The clarion call to repent and believe the gospel message reverberates all over the world. Evangelism is happening in remote jungles where missionary planes land on runways of grass, in coffee shops set in the shadows of medieval architecture, in high-end boutiques in shopping malls, and in rickety taxis inching forward on congested roads in overcrowded cities.
We hear “missionary hero” stories and our hearts soar with thankfulness for the work the Spirit of God is doing all over the world. We pray for the “go-ers” and we cheerfully give our finances to send them.
“I want to ‘go,’ but I’m afraid the farthest I can ‘go’ these days is to the baby’s crib and back,” one brand new mom told me with a sigh. Sometimes moms see their ministry to their children as insignificant when compared to other ministries. After all, crowds of thousands gather in open-air theaters and cheer to hear the good news.
Because motherhood is missional, there’s something of eternal value taking place in the realm of the unseen. It’s true — sometimes the only cheering a mom hears is when the lid of the ice cream container snaps open in the kitchen. But as mothers share the gospel with more souls than we can count and faithfully raise up the next generation, the applause of heaven echoes in eternity.
Missions, Motherhood, and Second Corinthians
We can find four specific encouragements for our missional motherhood in 2 Corinthians 4.
First, we get a grip on being a jar of clay.
Not one mother can claim to have it all together. Being a fragile, common jar of clay means that we are free to enjoy and appropriate the sufficient grace of God and show the world that “the surpassing power belongs to God and not to us” (see 2 Corinthians 4:7–10). Because Christ’s strength is made perfect through weak moms, we are free to lose the pretense that we are self-sufficient moms. Instead, we can boast all the more gladly of our weaknesses so that the power of Christ may rest on us and fuel our contentment (2 Corinthians 12:9–10).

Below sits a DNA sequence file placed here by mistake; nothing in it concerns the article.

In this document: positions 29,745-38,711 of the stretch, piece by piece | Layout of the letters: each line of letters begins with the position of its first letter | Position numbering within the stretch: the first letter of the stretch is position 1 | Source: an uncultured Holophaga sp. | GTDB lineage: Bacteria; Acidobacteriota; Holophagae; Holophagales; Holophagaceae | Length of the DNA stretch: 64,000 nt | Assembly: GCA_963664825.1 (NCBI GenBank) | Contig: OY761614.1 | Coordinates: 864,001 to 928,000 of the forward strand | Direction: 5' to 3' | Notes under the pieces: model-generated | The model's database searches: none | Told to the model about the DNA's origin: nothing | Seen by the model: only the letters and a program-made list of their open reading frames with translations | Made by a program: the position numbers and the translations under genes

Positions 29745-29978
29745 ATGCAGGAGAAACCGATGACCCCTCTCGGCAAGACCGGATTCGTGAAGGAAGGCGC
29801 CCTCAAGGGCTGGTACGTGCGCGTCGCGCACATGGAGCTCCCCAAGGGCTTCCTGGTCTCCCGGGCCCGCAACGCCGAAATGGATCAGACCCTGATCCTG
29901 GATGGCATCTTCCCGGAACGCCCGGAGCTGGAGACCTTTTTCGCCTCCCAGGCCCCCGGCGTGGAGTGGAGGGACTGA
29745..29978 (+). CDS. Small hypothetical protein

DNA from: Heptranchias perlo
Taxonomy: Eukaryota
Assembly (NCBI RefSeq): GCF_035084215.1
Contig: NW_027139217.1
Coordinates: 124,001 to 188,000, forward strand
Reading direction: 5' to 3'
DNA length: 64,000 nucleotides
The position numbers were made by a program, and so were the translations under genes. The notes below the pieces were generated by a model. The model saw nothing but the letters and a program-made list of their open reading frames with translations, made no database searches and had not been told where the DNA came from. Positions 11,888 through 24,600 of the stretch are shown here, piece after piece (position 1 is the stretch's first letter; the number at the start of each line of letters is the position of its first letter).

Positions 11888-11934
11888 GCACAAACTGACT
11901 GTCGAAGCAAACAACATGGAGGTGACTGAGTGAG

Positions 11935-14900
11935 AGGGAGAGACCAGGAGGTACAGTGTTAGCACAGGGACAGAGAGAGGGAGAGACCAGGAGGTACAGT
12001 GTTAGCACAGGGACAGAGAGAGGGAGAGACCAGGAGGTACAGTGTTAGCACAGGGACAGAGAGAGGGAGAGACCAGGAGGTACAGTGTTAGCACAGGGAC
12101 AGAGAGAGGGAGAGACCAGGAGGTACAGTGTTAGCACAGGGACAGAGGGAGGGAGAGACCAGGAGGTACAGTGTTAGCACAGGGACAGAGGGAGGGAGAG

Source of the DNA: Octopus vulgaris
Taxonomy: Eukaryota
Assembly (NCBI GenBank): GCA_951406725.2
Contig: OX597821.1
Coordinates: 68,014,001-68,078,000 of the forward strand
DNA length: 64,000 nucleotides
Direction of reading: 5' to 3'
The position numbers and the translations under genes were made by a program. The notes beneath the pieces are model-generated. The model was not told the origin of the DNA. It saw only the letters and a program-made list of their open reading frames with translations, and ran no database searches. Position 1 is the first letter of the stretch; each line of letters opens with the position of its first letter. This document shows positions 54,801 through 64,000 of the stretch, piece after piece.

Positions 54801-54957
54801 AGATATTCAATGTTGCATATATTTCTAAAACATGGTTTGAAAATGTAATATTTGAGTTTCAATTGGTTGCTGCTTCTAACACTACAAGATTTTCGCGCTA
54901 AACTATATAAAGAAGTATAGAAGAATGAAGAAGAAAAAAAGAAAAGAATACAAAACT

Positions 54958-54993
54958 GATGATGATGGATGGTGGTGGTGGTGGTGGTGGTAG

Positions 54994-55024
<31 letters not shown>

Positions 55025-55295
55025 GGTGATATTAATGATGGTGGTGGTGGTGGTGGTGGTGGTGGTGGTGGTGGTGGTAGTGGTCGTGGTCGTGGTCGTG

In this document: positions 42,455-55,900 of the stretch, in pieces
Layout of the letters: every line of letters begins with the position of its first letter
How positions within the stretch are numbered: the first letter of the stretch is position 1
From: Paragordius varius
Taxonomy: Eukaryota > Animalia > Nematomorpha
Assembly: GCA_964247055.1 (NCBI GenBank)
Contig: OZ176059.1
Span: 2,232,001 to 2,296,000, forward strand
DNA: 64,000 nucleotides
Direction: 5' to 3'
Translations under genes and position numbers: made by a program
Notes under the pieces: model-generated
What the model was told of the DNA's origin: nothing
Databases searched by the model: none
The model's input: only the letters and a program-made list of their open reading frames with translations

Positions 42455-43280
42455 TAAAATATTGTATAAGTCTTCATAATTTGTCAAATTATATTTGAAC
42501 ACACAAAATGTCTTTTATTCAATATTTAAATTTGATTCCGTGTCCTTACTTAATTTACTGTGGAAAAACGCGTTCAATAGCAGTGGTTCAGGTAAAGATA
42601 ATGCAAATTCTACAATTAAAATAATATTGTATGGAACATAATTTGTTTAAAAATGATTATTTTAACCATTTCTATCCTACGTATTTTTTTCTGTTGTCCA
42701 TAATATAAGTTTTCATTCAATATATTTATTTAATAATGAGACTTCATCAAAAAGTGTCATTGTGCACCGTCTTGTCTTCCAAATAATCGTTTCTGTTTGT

Second, we learn to stamp eternity on our eyeballs.
It sounds like a fancy contact lens, but this phrase comes from a prayer attributed to Jonathan Edwards. Missional motherhood takes the long-view that stretches past the last diaper purchase, though we might pray that the Lord would hasten that day. The perspective we need looks past all the earthly milestones in our children’s lives and into eternity. The eyes of our heart are fixed on forever, “knowing that he who raised the Lord Jesus will raise us also with Jesus and bring us with you into his presence” (2 Corinthians 4:14).
Eternity reminds us that our children are not “mere mortals,” as C.S. Lewis described in his essay “The Weight of Glory.” But every human being is God’s image bearer who has an eternal soul. Motherhood is missional because no mom has ever taught a mere mortal about how “hands are for helping and not hitting,” or wiped sweet potatoes off a mere mortal’s face, or prayed for a mere mortal before school, or listened to a mere mortal tell a drawn-out story about the pigeon on the balcony.